June 4th 1989. I wonder if you remember where you were that day. I do. It had been a strange few weeks leading up to that day.
On April 15th I had been part of a small group going from Sheffield to London to welcome a delegation from Anshan in Liaoning province in north east China. Anshan and Sheffield were twin towns (sister cities), linked because of the steel and coal industries. I remember waiting outside Sheffield Town Hall with the woman in charge of the city’s relations with its twin towns, listening to sirens. A lot of sirens. We waited for the car that would take us down to London, and we asked ourselves what on earth could be going on that there would be so many emergency vehicles on the roads.
As we made our way down to London we listened to news reports and gradually learnt what had happened at Hillsborough. How so many Liverpool fans had been crushed to death in the stadium. By the time we reached the hotel that evening it was clear that something heartbreakingly awful had happened. There were 96 fatalities and the relatives of those victims are still waiting for the whole story and justice.
The next day we met the six people who had come from Anshan, and then began several days of surreal sight-seeing. I was the interpreter, but I was told not to mention what had happened in Sheffield. We were to tell them just before we got back to the city. We went to Windsor, to Eton, to Stratford-upon-Avon, and in the evenings we watched the news and carried the sadness in our hearts.
As we approached Sheffield I told them what had happened, and explained that the city was in mourning. We hoped they would understand if people seemed subdued. They listened carefully, then asked, ‘How many people did you say had died?’ ’96.’ ‘And they were from another city?’ ‘Yes, they were from Liverpool.’ ‘Only 96 people and not from your city, then . . . ‘ I remember feeling amazed at the cold-hearted calculations.
There was something else on the TV news every day. Something else we were not to mention to our Chinese guests. There were protestors in Tian An Men Square. They had gone there first to mourn the death of Hu Yaobang, but like the protestors in Turkey today, it quickly became a bigger movement. The students wanted democracy, and they besieged the Great Hall of the People for weeks. President Gorbachev visited China during that time and could not enter the building from the square because of the on-going protests. It went on for about seven weeks, and then on the night of June 3rd/4th they sent in the soldiers. How many died that night? No one knows. Hundreds? Thousands?
I remember going to church on the 4th and someone asking me what was going on, they thought I might understand it since I had lived in China. After all the optimism, after the occupation of the square for weeks without violence it had all become terrifyingly bloody. I had no answers.
One year later I was living in China, teaching at Shenyang Teachers’ College. It was a strange time. I had gone back as much to improve my Chinese as to teach English, but with the exception of 2 brave young women it was difficult to find Chinese people willing to be friends. I asked if I could get a daily newspaper; I was told it would be arranged, but it never was. My students doubled as the censors of my mail, they knew my news from home before I did and weren’t afraid to tell me so. But quietly, I heard the personal stories of some of the students. How they had all been told to go home in May, do not go to Beijing, do not pass go, but really many had gone, showing their student cards and getting a free ride to the capital.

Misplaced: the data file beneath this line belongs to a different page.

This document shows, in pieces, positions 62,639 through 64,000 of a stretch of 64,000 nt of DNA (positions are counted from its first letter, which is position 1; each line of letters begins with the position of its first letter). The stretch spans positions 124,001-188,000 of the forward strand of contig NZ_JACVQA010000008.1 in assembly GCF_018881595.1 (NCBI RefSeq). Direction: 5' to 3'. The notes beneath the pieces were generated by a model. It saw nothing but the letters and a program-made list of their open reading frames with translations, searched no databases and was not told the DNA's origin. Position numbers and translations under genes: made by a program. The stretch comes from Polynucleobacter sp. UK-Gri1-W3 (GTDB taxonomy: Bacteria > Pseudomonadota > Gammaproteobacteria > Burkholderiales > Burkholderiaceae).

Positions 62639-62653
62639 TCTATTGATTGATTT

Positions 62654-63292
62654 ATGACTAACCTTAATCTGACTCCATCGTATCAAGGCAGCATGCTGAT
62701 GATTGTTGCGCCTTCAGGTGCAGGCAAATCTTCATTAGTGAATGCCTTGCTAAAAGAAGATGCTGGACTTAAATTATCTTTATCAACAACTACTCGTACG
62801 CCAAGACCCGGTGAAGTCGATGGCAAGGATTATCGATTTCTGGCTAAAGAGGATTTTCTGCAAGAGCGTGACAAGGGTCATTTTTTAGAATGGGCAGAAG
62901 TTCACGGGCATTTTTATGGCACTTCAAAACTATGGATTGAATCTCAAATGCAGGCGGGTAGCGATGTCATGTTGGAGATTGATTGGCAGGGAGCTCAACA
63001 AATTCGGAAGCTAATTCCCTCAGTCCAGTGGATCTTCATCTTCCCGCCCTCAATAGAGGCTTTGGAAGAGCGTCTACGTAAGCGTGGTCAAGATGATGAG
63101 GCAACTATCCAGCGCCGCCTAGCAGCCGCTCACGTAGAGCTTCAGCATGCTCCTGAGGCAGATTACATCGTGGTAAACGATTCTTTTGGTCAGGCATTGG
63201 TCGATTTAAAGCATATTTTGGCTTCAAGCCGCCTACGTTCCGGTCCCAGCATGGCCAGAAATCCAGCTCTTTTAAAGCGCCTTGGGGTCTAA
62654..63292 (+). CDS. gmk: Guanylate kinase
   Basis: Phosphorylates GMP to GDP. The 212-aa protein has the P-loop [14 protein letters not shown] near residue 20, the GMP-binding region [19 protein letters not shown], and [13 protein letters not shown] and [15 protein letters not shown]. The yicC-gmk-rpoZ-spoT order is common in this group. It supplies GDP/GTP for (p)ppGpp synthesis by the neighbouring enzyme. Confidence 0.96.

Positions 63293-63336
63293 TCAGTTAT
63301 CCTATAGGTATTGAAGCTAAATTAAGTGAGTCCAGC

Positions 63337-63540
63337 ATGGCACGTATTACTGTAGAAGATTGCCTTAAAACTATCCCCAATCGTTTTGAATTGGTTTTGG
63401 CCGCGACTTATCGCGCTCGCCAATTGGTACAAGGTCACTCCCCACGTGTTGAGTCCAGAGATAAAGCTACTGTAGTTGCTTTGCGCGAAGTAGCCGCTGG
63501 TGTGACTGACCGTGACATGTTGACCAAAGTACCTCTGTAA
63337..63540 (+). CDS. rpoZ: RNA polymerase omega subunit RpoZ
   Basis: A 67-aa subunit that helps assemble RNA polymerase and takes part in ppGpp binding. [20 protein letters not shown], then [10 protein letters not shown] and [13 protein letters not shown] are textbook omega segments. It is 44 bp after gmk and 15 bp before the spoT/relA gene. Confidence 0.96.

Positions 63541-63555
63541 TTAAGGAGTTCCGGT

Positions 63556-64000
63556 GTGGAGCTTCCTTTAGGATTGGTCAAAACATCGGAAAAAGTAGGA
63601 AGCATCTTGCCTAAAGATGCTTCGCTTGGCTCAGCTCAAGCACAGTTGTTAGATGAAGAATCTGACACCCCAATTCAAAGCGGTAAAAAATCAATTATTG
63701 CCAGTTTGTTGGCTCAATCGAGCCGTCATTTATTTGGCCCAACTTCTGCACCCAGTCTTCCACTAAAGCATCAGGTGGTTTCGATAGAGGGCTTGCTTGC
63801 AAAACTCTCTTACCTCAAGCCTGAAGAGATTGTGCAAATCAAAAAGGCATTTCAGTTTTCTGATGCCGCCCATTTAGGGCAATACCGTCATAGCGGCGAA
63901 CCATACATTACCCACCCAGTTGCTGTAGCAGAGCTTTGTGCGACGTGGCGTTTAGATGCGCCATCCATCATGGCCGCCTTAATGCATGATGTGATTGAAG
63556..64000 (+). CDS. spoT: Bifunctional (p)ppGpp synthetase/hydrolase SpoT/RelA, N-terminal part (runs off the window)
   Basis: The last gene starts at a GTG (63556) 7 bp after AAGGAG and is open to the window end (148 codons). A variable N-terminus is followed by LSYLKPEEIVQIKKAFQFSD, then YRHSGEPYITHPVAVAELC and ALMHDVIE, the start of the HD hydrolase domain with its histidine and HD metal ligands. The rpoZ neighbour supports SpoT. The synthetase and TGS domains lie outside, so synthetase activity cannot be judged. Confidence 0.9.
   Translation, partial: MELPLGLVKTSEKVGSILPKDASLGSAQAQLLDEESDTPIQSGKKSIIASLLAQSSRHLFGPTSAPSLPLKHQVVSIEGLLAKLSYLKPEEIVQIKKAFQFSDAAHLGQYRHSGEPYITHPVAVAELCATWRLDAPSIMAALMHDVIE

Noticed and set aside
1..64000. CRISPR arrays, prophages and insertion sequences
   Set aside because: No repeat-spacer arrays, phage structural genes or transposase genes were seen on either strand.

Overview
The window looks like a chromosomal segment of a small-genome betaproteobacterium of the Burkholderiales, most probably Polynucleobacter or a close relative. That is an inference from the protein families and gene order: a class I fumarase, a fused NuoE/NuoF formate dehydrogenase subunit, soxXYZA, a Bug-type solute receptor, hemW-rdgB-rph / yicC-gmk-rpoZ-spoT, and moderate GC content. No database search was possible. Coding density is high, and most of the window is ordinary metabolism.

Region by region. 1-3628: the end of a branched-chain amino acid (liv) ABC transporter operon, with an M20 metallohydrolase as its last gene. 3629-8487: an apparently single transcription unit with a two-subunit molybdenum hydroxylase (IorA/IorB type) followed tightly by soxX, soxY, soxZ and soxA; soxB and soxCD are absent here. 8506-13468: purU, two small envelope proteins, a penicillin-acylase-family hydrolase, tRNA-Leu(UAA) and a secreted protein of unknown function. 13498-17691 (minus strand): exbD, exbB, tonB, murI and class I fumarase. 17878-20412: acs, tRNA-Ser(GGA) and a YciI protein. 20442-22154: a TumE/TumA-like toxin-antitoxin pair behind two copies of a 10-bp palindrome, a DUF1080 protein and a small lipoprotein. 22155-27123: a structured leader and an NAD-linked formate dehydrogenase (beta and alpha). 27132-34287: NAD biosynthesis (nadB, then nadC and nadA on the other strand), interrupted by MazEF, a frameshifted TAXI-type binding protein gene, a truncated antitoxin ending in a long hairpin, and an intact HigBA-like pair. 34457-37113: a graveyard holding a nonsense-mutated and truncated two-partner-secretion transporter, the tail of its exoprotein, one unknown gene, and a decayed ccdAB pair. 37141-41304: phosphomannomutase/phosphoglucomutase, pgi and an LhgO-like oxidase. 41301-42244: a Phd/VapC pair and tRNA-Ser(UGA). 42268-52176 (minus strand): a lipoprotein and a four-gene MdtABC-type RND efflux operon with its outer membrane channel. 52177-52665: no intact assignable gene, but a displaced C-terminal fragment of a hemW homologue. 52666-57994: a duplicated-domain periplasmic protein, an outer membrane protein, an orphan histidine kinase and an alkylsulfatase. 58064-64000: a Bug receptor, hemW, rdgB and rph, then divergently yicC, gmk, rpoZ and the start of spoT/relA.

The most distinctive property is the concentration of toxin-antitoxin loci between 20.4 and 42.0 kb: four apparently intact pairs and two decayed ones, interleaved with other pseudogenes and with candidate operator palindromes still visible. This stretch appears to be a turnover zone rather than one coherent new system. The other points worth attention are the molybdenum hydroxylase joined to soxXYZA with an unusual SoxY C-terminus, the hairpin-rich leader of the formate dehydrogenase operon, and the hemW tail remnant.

There had been a small pro-democracy movement on campus; the leader was being held somewhere. He was released and one day appeared at the back of my class, back against the wall, nervous, suffering from eczema, too anxious to talk much. I heard that he had been held for months in solitary confinement, with nothing to do. He had been alone with his thoughts for a very long time. As suddenly as he appeared, he was gone again. I don’t know where he went. He might have dropped out, just gone home to his parents. I hope that’s what happened.
On June 4th 1990, all classes were cancelled. Apparently not because it was the first anniversary of what had happened in Tian An Men Square, but on some pretext. It was a strange, quiet day, made stranger by the entire phone system in the college not working. The people who had told me they had been to Beijing the previous year had no desire to try the experiment again. One day around that time I was in the centre of Shenyang with one of my brave friends and an elderly lady noticed she was of college age and started speaking to her about the events of the previous spring. ‘Are you students going to do something again this year?’ she asked. Of course not.
June 4th, 1989. The Chinese students’ version of the Statue of Liberty held her flame aloft with both hands, I remember a student being interviewed and explaining that she needed more strength to hold up democracy in China. I remember watching the student leaders, in pyjamas, attached to drips, on hunger strike but meeting with the politicians, arguing their case. Their lost cause. In the years since, the leaders from those days have left China, a new generation of activists has emerged. So far, Chinese democracy has not. The economy is booming, but the gap between the urban rich and the poor in the countryside grows wider and wider. The Chinese people I know are hard-working, friendly, truly, you could not find a more loyal friend. They know who they are, they know the history they come from, and they are proud people. Like the people of other countries, they are not well-served by their leaders in many ways.
Twenty-four years ago there was a generation of students who were optimistic, or maybe naive, or both. They thought their leaders would listen, but in the end they didn’t.